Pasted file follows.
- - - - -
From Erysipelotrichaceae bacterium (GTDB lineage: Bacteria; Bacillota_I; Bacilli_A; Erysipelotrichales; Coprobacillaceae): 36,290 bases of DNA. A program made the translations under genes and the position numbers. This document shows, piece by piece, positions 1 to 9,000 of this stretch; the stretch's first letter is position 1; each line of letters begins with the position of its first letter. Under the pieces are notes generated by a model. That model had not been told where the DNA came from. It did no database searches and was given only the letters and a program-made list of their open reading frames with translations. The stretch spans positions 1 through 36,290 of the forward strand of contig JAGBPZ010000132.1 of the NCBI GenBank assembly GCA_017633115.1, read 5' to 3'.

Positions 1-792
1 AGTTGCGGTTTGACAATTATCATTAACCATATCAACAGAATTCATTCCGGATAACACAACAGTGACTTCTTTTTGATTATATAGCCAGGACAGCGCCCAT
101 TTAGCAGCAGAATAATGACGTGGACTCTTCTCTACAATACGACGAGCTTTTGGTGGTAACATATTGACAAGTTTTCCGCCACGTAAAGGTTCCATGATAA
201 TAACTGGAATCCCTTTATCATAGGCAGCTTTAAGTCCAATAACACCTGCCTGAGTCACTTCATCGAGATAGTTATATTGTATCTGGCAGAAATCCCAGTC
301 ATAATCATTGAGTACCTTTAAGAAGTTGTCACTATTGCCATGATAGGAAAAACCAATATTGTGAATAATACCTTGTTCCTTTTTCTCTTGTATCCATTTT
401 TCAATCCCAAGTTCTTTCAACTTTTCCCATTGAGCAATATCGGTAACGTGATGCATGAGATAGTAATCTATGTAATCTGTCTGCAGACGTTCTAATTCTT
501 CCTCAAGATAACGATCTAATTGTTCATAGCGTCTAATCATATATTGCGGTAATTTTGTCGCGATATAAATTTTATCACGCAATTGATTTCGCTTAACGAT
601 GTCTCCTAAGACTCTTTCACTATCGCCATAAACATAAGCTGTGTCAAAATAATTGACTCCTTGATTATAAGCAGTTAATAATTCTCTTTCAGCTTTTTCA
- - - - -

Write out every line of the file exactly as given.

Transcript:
From Erysipelotrichaceae bacterium (GTDB lineage: Bacteria; Bacillota_I; Bacilli_A; Erysipelotrichales; Coprobacillaceae): 36,290 bases of DNA. A program made the translations under genes and the position numbers. This document shows, piece by piece, positions 1 to 9,000 of this stretch; the stretch's first letter is position 1; each line of letters begins with the position of its first letter. Under the pieces are notes generated by a model. That model had not been told where the DNA came from. It did no database searches and was given only the letters and a program-made list of their open reading frames with translations. The stretch spans positions 1 through 36,290 of the forward strand of contig JAGBPZ010000132.1 of the NCBI GenBank assembly GCA_017633115.1, read 5' to 3'.

Positions 1-792
1 AGTTGCGGTTTGACAATTATCATTAACCATATCAACAGAATTCATTCCGGATAACACAACAGTGACTTCTTTTTGATTATATAGCCAGGACAGCGCCCAT
101 TTAGCAGCAGAATAATGACGTGGACTCTTCTCTACAATACGACGAGCTTTTGGTGGTAACATATTGACAAGTTTTCCGCCACGTAAAGGTTCCATGATAA
201 TAACTGGAATCCCTTTATCATAGGCAGCTTTAAGTCCAATAACACCTGCCTGAGTCACTTCATCGAGATAGTTATATTGTATCTGGCAGAAATCCCAGTC
301 ATAATCATTGAGTACCTTTAAGAAGTTGTCACTATTGCCATGATAGGAAAAACCAATATTGTGAATAATACCTTGTTCCTTTTTCTCTTGTATCCATTTT
401 TCAATCCCAAGTTCTTTCAACTTTTCCCATTGAGCAATATCGGTAACGTGATGCATGAGATAGTAATCTATGTAATCTGTCTGCAGACGTTCTAATTCTT
501 CCTCAAGATAACGATCTAATTGTTCATAGCGTCTAATCATATATTGCGGTAATTTTGTCGCGATATAAATTTTATCACGCAATTGATTTCGCTTAACGAT
601 GTCTCCTAAGACTCTTTCACTATCGCCATAAACATAAGCTGTGTCAAAATAATTGACTCCTTGATTATAAGCAGTTAATAATTCTCTTTCAGCTTTTTCA